Bright Future for Surf Travelers Embracing the Shared Economy

“The only thing that is constant is change.” ― Heraclitus

Since the start of the Digital Revolution and Information Age our societies have been changing faster than ever before, we are all witness to this, long gone are the days of rotary phones and most millennials would have trouble operating 8tracks players.  Among a myriad of applications, our smart phones allow us to access the internet at lightening fast LTE speeds, send mail, deposit checks, scan documents, check the surf report, record video’s, light up dark spaces and snapchat for a goof.

The Information Age has been a catalyst in increased market efficiencies and in the ability to connect with others, setting the stage for the rise of the “Shared Economy” aka “Collaborative Consumption.”  In a society like ours, the information industry facilitates the process where individuals can explore their personal wants, like renting a room in a surf town in San Diego or hiring a personal driver with UBER (Sidenote: Don’t use UBER if you do not value affordability, transparency, higher- lever customer service, no haggle, automated credit payment transactions and flexibility – Clearly, it’s not for everyone).   As a result, the decision making process is simplified for transactions and lowers costs for both the providers and consumers via more direct connection.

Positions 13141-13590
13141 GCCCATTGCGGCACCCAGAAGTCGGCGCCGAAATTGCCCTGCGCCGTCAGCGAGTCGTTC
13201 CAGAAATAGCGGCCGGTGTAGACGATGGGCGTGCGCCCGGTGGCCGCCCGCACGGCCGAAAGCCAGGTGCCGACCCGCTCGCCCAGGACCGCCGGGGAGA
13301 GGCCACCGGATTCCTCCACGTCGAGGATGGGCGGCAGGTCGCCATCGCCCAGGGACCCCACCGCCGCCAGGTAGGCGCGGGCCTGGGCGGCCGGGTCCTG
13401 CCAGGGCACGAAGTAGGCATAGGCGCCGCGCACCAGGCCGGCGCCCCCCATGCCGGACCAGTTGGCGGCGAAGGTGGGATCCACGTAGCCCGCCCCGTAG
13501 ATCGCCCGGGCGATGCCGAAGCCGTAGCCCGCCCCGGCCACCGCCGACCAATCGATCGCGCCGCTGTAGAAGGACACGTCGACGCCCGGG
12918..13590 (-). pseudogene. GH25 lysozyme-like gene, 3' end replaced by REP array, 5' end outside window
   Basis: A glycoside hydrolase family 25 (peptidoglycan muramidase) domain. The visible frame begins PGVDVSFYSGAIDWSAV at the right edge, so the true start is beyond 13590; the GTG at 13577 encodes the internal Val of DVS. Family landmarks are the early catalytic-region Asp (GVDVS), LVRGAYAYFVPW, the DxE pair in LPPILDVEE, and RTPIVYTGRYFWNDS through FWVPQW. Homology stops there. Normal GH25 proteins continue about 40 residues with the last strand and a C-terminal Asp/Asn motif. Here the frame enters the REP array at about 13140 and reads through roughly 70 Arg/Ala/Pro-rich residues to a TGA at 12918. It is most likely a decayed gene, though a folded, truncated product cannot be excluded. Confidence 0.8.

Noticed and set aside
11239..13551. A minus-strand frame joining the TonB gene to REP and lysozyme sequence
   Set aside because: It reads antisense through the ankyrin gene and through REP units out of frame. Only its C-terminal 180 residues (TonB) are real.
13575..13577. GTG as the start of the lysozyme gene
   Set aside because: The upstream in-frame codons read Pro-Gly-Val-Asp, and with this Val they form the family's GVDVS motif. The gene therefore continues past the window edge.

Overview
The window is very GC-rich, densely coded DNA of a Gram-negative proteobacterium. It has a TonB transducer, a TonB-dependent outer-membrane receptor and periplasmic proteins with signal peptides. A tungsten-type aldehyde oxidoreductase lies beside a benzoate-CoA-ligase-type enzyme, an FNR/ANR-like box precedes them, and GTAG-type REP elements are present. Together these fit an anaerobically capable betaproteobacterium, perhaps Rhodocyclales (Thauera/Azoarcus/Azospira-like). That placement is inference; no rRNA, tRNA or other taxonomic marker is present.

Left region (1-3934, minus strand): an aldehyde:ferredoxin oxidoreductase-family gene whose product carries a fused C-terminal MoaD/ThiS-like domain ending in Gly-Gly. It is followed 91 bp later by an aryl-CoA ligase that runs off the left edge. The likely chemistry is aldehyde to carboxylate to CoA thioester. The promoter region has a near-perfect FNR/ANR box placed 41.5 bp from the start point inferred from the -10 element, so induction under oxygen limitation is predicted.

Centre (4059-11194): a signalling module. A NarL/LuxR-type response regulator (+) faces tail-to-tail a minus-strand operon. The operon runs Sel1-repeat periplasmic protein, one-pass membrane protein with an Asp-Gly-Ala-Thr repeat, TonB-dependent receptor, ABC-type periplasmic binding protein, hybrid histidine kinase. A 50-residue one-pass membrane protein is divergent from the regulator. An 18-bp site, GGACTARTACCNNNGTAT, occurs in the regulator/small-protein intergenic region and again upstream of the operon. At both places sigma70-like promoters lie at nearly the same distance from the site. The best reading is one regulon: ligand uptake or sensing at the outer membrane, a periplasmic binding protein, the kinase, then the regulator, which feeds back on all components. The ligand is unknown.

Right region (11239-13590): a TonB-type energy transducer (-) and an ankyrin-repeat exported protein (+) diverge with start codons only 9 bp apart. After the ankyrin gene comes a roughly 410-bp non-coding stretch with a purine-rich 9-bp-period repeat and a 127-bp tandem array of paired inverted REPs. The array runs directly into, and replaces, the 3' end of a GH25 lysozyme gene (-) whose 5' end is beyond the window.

We created Live Swell for many reasons most importantly, we saw the opportunity to create a community of like-minded people globally which could elevate the surf travel experience in ways and scale that has not been done before. By leveraging today’s technology tools and embracing the “shared economy” people of similar interests, like a surf community, can exchange information and conduct business in ways previously unimagined. The problem was that the framework did not exist.

As traveler’s we felt our best and most memorable experiences had a lot to do with the location and type of lodging chosen. We started renting traditional vacation rentals and eventually got into the “shared space” offering and the Airbnb movement. Hence, the stage was set to develop a platform for this idea to come to life.

None of this works, however without the participation and the growth of a community.  So we encourage you to take the server approach.  Consider if a few cool surfers in every surf town in the U.S. and globally offered up a room for rent, a couch for free an apartment in a duplex or even more simply a surfboard for rent in Mission Beach or even more impactful a local tour and personal relationship.  What would that do? How would that change how we connect and travel as surfers?  So if you share this worldview of surfing like a local you can become a member here

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